Well, if we do finally wrap our head around propitiation, we begin to understand that peace means that God is for us, not against us. It is based on a new relationship we have with our Father, a new relationship of forgiveness and acceptance. When Jesus came to visit His disciples at the evening of His resurrection He showed them His hands and His side. I have always read that as Jesus was trying to prove His identity, but Packer says that is not so. They knew Jesus when they saw Him. He was trying to make the point that He loved them and all men so much that He suffered a gruesome death on the cross so that they would have peace with God. That’s why John cried out “look the Lamb of God, who takes away the sin of the world!” Understanding propitiation gives us a way to understand the vital matter of Jesus making “peace through His blood, shed on the cross” [Colossians 1: 20]. When this vital matter is understood, one can grasp the true knowledge of the peace that God offers.
Next is the idea of how wide, how long, how high and how deep is the love of Christ; aka the dimensions of God’s love. You might think how silly to think about the width, length, height, and depth of an abstract concept like love. Turn to Ephesians 3: 18-19 and you will see those very words about the dimensions of love used in Scripture. Packer thinks the apostle Paul expresses these words because he is trying to communicate that God’s divine love is “inexpressibly great.”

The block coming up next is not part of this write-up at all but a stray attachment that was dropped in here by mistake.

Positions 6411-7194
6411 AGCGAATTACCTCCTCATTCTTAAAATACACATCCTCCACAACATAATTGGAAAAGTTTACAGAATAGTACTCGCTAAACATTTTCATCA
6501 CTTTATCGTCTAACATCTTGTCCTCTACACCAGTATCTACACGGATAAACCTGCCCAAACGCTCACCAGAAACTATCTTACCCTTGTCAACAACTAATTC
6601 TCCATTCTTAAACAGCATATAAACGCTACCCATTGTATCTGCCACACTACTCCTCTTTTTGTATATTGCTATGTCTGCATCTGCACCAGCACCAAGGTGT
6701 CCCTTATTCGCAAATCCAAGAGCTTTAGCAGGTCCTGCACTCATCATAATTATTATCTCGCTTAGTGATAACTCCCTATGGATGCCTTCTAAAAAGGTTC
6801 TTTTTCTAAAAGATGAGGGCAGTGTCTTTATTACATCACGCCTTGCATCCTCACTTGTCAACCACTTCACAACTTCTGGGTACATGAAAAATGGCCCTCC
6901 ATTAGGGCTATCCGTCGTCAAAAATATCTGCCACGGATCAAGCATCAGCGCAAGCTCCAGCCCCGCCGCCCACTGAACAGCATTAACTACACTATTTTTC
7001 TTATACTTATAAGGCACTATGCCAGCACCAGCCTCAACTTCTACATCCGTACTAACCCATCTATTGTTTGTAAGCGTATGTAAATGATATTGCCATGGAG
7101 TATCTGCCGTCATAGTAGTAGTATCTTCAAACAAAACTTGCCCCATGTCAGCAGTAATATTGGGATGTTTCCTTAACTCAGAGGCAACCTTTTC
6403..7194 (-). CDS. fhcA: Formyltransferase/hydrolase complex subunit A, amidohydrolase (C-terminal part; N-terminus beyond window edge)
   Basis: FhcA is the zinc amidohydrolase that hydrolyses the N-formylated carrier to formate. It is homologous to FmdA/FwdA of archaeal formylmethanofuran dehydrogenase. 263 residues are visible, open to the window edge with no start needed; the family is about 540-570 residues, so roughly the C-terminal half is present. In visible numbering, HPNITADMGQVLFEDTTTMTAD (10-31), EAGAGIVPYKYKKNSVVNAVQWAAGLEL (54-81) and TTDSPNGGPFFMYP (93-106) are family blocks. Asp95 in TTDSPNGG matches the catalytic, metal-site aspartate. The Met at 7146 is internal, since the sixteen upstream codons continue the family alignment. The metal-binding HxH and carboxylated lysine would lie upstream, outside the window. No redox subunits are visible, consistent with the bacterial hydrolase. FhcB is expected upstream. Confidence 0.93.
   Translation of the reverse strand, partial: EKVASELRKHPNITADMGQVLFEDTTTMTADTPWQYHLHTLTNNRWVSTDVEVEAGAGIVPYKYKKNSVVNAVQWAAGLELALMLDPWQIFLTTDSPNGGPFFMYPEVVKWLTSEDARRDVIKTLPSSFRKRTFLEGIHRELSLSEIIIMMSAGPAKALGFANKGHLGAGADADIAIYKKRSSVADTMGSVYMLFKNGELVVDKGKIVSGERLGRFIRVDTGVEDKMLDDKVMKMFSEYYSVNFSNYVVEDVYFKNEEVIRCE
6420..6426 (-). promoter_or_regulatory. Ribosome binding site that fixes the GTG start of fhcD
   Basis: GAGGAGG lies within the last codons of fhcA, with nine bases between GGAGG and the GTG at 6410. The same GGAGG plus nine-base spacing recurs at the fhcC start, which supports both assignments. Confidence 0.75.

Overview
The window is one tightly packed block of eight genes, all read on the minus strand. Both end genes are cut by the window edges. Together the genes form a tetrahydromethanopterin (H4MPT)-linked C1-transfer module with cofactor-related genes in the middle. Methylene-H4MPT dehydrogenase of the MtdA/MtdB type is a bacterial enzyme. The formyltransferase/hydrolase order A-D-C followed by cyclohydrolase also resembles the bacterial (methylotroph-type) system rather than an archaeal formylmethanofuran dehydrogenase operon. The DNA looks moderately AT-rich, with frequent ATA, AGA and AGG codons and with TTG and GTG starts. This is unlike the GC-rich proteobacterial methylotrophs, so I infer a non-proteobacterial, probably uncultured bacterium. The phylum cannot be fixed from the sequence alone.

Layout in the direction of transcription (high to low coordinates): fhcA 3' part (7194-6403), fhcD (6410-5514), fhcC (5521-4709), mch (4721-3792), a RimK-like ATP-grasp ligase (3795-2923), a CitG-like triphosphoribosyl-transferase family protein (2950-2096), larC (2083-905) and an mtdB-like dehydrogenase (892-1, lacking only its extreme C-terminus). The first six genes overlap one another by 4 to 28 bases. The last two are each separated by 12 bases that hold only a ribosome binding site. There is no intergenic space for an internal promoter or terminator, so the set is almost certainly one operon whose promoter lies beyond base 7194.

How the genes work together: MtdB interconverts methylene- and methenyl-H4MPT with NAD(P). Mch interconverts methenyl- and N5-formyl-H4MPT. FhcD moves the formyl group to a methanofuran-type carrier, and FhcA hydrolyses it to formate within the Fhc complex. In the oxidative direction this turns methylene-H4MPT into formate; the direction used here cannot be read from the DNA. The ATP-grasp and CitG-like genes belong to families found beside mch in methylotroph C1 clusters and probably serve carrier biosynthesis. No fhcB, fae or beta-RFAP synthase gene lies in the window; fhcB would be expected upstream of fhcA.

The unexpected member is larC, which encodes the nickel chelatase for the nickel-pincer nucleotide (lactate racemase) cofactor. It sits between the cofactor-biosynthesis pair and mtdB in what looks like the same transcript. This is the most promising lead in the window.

Packer believes we can begin to understand the dimensions of God’s love by reviewing the context of Ephesians. The first two chapters of the letter review the whole plan of grace [election, redemption, regeneration, preservation and glorification]. “The atoning sacrifice of Christ is the centerpiece” [Packer, 197]. Pulling phrases from Ephesians, Packer points out “Christ’s love was free, not elicited by any goodness in us.” It was eternal, “being one with the choice of sinners to save which the Father made before the creation of the world.” It was unreserved, for it lead Him to extreme depths of humiliation, of “hell itself on Calvary.” It was sovereign, for it achieved the final glory of the redeemed, “their perfect holiness and happiness in the fruition of His love is now guaranteed and assured.” With our limited ability to understand God, even catching a glimpse of His inexpressibly great love gives us some understanding of God’s glorious grace.